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Old Oct 06, 2013, 02:48 PM
The Junk Man
Jacksonville, Florida
Joined Jul 2006
1,507 Posts
Build Log
Monocoupe 90/110 - By a new to electric guy.

Hello guys.

I have been onboard RCgroups for a long time watching, listening, learning, and helping when I could... and modeling for a long time. But never the twain have met (metaphorically) with a build log.

There is a good reason. I have not built much of anything in years. So, I figured since I was getting back into things, now might be a good time to post something.

One problem though. I have never done an electric nor have I used the new 2.4 radio gear. But I am hoping with a bit of help from the community here I can muddle through somehow. The gear I used most was the little Cannon minis and a ACE kit I built along with some Kraft gear (last two were both single sticks) . Sadly outdated now. Almost everything I built RC wise could be powered by a glow or diesel .15 or less.

My interests are in scale and small fliers, be it the Schoolyard Scale variety (RIP Ken Willard) like this Monocoupe or seeing some of the museum grade examples shown here from time to time. But my stuff will be in the "smallish" category. I call'em my "1000mm Air Force".

This little plane is a 40 incher. Fits right in.

I am starting out with an old favorite that is not modeled as often as I would think. The Monocoupe 90/110 series. You see a zllion Cubs or Taylors to every Monocoupe. Wonder why?

Anyway, I bought a kit from Easy Built Models http://www.easybuiltmodels.com/ and thought I would ramble along through it. That is, if folks here think it is interesting enough to bother with.

I am a slow builder because my pleasure is in the building more than the flying. I literally give away almost all my planes after they are built and flown. So if you love the guys here that can magically produce a beautiful scale model in a weekend (and there are a LOT of them here ) then this will not be the thread for you.

Here are a couple of starter photos to get going. Meanwhile I have to go out back and plant a balsa tree. (I told you I was slow).

First impressions will follow. There is already an "uh oh" moment.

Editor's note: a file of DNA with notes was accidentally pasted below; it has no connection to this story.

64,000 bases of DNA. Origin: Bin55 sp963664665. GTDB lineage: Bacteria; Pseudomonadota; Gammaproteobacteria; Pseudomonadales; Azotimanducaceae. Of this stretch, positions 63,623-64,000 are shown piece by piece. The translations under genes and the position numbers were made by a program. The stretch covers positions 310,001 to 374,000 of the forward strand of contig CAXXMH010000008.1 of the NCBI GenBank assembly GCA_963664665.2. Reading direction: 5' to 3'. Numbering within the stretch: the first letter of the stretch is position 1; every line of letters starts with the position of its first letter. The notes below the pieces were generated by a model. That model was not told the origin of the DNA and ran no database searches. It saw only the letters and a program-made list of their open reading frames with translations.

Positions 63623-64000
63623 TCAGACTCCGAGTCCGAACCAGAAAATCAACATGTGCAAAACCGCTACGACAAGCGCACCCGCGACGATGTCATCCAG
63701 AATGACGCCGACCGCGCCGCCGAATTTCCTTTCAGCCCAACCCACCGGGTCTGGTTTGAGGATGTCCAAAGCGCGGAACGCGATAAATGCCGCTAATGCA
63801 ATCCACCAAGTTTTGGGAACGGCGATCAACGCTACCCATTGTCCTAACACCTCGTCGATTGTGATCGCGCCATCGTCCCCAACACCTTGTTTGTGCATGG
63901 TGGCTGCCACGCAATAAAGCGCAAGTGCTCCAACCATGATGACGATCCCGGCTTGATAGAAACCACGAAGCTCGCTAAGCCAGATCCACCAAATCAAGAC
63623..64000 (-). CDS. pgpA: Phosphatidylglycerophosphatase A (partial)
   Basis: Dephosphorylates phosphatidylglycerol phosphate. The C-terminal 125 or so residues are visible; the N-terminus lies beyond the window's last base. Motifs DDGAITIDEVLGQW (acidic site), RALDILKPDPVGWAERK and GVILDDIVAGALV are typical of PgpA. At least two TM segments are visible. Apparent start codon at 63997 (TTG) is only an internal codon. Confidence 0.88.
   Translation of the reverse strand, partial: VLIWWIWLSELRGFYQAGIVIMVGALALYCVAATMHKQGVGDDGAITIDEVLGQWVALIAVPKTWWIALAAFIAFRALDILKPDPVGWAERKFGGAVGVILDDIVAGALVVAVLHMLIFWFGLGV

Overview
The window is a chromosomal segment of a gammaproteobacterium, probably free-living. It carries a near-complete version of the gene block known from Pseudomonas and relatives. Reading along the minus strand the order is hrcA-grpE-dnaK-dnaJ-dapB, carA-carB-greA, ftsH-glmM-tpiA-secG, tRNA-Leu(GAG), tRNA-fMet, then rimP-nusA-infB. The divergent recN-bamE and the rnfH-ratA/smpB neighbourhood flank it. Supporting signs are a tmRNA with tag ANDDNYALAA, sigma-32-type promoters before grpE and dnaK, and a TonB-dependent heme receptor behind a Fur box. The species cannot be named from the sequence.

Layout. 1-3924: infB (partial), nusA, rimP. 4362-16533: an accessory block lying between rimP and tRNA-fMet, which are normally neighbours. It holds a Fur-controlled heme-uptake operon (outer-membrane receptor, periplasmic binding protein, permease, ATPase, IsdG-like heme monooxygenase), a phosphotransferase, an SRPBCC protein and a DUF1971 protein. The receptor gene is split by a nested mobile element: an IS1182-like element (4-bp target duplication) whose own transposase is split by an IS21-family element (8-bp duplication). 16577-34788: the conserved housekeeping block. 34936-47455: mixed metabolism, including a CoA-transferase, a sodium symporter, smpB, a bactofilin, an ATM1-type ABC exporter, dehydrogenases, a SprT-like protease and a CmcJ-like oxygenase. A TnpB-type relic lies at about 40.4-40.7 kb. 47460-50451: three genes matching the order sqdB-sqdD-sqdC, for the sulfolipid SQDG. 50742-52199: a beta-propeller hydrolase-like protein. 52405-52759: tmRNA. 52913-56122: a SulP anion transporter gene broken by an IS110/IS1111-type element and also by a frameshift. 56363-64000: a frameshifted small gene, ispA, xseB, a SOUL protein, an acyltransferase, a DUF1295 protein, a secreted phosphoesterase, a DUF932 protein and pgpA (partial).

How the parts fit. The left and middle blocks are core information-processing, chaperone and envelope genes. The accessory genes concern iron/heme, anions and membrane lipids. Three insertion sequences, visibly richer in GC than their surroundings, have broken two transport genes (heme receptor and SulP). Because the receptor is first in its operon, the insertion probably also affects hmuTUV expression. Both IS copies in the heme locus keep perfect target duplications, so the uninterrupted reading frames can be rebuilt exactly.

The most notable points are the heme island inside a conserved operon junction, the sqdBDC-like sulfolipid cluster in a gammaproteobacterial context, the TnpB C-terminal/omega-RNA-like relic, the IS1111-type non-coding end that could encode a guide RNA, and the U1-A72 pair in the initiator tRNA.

Tom
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Old Oct 06, 2013, 06:07 PM
The Junk Man
Jacksonville, Florida
Joined Jul 2006
1,507 Posts
More unboxing stuff

Here are a few shots of some of the included parts/wood and other stuff.

Not all was well though, as you will see later.

The printwood as a whole, however, was surprisingly good. Much better than the old Guillows stuff. We didn't even call that stuff "balsa", just "Guillowswood".

Speaking of printwood. I enjoy the building part of modeling and do not mind printwood. As a matter of fact, I MUCH prefer it to the old die crushing that was common in kits my youth.

Not everyone likes it as much as I do though. My son, for example, would much rather have a dentist drilling his teeth sans novocain than deal with printwood. I find it quite relaxing. Most people are probably between those extremes.

At the end of the day, the parts count for this kit is not very high. So even if you do not care for cutting out printwood kits, it still is not too bad.

Tom
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Old Oct 06, 2013, 07:22 PM
Neophyte hacker
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Albuquerque, NM USA
Joined Sep 2003
15,759 Posts
Nice project. I like the monocouple.

I think you'll like the new radio gear. Don't hardly have to worry about interference, wire touching each other and big ant hanging out the back. And with electric you can build much lighter cause you don't have to worry about the stresses of flipping an IC motor or the vibrations on the airframe.

Have fun
charlie
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Old Oct 06, 2013, 09:17 PM
The Junk Man
Jacksonville, Florida
Joined Jul 2006
1,507 Posts
Thanks Charlie.

I will have lots of questions as this trundles along. Gonna need some of you electric experts to give me a hand.

Tom
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Old Oct 06, 2013, 09:37 PM
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United States, TX
Joined Jun 2011
2,855 Posts
I have always enjoyed building more than flying too. But I do love to fly... As long as it flies well.
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Old Oct 06, 2013, 10:51 PM
Registered User
United States, IN, Hammond
Joined Jan 2013
652 Posts
I like the Monocoupe, too. You picked a nice size. Plenty of room to fit your gear in there.
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Old Oct 07, 2013, 03:25 AM
Registered User
Norfolk, England
Joined Sep 2001
7,732 Posts
I'll enjoy following along with this one, it will be interesting to see what you come up with. The only Easy Built kits I've seen were the big ones they did for electric power - although they were mostly really big rubber models.

Pete
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Old Oct 07, 2013, 07:12 AM